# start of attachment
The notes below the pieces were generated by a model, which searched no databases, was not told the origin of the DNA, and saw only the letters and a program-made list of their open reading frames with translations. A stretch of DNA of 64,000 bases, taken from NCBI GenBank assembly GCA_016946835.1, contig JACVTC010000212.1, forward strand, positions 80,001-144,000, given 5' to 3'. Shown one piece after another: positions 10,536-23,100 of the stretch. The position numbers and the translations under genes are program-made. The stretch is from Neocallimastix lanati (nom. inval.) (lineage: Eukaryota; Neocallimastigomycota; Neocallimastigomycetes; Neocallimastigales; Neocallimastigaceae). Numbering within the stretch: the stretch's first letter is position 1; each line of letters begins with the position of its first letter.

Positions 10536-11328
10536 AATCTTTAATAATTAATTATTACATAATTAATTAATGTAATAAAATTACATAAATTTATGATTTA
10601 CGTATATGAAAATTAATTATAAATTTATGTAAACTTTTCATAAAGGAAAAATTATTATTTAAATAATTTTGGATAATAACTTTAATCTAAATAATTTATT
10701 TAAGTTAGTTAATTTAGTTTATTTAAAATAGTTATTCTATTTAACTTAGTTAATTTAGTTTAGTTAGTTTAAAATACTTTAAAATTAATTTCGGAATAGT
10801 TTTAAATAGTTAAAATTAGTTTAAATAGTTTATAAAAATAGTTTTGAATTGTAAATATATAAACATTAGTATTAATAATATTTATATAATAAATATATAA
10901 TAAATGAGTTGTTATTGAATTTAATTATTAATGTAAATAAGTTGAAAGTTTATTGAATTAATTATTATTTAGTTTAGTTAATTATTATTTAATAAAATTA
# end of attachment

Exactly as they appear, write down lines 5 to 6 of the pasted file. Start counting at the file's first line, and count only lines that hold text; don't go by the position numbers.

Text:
10701 TAAGTTAGTTAATTTAGTTTATTTAAAATAGTTATTCTATTTAACTTAGTTAATTTAGTTTAGTTAGTTTAAAATACTTTAAAATTAATTTCGGAATAGT
10801 TTTAAATAGTTAAAATTAGTTTAAATAGTTTATAAAAATAGTTTTGAATTGTAAATATATAAACATTAGTATTAATAATATTTATATAATAAATATATAA